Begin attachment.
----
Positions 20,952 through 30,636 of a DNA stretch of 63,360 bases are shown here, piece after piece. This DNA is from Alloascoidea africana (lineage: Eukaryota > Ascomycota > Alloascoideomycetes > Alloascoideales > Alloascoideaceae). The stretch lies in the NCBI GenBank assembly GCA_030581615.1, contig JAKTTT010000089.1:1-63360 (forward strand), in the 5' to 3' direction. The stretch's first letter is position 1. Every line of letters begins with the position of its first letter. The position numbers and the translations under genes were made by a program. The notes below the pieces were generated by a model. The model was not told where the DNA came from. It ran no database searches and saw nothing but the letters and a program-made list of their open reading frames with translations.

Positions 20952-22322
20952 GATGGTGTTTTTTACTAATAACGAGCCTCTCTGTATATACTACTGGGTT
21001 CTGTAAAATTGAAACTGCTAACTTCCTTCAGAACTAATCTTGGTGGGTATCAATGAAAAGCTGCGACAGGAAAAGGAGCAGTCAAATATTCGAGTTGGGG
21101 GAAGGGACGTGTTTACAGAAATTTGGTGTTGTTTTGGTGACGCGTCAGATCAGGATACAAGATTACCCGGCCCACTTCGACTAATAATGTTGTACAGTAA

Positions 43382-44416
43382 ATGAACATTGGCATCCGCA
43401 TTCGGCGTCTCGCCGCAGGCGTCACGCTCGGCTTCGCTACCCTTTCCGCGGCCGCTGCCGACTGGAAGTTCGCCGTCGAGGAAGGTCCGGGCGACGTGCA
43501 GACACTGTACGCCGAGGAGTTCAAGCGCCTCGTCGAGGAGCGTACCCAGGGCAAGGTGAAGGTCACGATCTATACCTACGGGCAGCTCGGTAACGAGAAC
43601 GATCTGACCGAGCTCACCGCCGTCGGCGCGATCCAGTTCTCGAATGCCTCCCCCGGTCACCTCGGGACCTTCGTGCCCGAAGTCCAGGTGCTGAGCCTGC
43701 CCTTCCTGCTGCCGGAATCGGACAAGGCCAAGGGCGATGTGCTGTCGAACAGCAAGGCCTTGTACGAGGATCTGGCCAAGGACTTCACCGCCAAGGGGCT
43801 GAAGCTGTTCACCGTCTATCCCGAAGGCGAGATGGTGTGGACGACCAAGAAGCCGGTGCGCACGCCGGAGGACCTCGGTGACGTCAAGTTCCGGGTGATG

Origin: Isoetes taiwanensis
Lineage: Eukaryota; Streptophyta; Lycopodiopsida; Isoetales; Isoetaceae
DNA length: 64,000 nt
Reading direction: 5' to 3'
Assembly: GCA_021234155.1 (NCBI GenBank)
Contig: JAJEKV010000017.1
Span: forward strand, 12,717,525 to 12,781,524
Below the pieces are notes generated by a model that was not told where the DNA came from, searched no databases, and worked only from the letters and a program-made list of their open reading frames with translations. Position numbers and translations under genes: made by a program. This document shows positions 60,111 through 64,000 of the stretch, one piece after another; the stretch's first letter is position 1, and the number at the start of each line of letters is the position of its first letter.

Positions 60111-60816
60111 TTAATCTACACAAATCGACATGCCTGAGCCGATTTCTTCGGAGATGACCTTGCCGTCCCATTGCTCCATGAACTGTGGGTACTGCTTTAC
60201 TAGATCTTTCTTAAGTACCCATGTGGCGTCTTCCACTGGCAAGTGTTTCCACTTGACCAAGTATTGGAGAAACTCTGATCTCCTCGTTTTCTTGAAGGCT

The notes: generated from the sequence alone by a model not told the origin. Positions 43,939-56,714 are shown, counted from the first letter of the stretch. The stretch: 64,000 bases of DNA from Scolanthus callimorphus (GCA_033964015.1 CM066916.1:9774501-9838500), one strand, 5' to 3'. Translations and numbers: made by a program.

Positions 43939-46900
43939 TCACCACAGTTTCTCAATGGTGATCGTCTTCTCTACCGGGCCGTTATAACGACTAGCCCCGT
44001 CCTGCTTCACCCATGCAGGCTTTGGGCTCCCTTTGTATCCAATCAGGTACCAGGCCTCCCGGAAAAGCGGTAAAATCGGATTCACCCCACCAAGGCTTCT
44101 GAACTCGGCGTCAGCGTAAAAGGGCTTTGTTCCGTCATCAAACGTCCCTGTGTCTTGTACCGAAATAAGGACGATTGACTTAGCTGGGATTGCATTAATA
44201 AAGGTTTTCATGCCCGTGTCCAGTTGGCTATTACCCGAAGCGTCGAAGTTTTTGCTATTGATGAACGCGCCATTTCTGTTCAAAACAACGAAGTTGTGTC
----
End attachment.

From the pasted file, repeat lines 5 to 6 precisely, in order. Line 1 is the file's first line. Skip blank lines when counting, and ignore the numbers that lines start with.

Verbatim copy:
21101 GAAGGGACGTGTTTACAGAAATTTGGTGTTGTTTTGGTGACGCGTCAGATCAGGATACAAGATTACCCGGCCCACTTCGACTAATAATGTTGTACAGTAA

Positions 43382-44416